10+
Gallery 8

Reverse Osmosis

a reverse osmosis device made of perspex, pvc piping, and a metal winding device.
a reverse osmosis device made of perspex, pvc piping, and a metal winding device.

Extracting freshwater from brackish or salt water using reverse osmosis is an energy-intensive technique.

How it works

Turn a handle to generate enough energy to separate a small amount of freshwater from a brackish source of water using reverse osmosis.

Things to try or ask around the exhibit

  • How much 'wastewater' is there compared to 'clean water'?
  • Would reverse osmosis be an efficient process to treat greywater, or to extract freshwater from salt water?

Background

The water to be cleaned ('brackish' water) is pumped against a filter under high pressure. Holes in the filter are large enough to allow water molecules to pass through, but they hold back larger, unwanted molecules, such as dye or salt impurities.

The process of reverse osmosis takes a great deal of energy, as the water (solvent) needs to be pumped from the concentrated brackish solution, to a more dilute solution, whereas under normal osmosis, the water would move from the dilute solution and into the brackish to solution to 'equalise' concentrations.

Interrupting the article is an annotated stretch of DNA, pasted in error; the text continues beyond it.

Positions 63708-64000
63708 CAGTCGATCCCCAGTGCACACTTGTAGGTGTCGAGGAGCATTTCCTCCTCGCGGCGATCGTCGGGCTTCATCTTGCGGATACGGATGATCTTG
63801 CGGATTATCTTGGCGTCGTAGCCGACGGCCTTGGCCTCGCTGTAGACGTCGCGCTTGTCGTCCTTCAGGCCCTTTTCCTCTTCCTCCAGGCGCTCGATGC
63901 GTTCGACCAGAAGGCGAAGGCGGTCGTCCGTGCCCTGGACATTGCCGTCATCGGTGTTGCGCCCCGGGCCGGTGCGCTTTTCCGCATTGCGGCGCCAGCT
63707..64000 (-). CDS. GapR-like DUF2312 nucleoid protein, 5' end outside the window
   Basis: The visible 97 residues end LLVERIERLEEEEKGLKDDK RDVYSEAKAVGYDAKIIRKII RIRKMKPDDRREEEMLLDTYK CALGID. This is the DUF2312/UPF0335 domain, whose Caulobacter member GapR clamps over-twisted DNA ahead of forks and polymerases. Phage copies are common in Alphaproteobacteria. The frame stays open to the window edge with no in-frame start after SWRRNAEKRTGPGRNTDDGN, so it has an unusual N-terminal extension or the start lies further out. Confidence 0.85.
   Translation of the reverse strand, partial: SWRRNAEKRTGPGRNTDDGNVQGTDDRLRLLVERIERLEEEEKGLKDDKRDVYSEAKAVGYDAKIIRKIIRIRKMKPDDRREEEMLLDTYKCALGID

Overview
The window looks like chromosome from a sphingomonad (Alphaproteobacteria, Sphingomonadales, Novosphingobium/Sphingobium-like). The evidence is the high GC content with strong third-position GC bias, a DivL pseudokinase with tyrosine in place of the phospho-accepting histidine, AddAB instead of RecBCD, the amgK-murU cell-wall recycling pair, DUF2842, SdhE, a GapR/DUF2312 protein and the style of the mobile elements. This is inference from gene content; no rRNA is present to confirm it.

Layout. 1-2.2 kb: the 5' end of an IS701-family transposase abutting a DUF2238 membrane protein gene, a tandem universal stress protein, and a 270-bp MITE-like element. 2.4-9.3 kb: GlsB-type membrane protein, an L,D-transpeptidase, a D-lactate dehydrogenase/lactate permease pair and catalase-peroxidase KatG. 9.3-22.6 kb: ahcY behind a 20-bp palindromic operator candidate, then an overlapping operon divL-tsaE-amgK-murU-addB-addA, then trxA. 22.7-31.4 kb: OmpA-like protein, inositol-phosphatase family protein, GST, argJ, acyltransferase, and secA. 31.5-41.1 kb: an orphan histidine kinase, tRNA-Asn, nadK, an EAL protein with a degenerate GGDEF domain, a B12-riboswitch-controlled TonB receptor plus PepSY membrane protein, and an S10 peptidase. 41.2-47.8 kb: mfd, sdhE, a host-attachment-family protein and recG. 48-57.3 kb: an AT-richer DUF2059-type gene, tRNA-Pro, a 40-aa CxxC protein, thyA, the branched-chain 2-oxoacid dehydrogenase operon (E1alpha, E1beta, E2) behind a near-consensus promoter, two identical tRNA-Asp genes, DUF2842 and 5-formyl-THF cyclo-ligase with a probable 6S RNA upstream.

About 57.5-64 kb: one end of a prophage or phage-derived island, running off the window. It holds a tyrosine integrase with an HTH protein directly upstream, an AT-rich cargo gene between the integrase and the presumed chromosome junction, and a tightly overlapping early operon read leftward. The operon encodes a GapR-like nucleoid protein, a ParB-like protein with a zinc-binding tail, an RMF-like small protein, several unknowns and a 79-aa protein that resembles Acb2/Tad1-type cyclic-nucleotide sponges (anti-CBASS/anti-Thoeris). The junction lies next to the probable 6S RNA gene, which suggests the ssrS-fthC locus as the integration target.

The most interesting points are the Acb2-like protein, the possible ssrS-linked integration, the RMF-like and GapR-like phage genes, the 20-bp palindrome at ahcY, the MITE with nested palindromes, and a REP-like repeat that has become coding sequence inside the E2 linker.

Finding the science in your world

Extracting freshwater from brackish or salt water using reverse osmosis is an energy-intensive technique, but reverse osmosis is sometimes used for water purification and in medicine and industry.

Reverse osmosis can remove the salt from sea water to make it drinkable, but the process uses a lot of energy and produces waste (brine) which needs to be disposed of carefully to minimise environmental impact.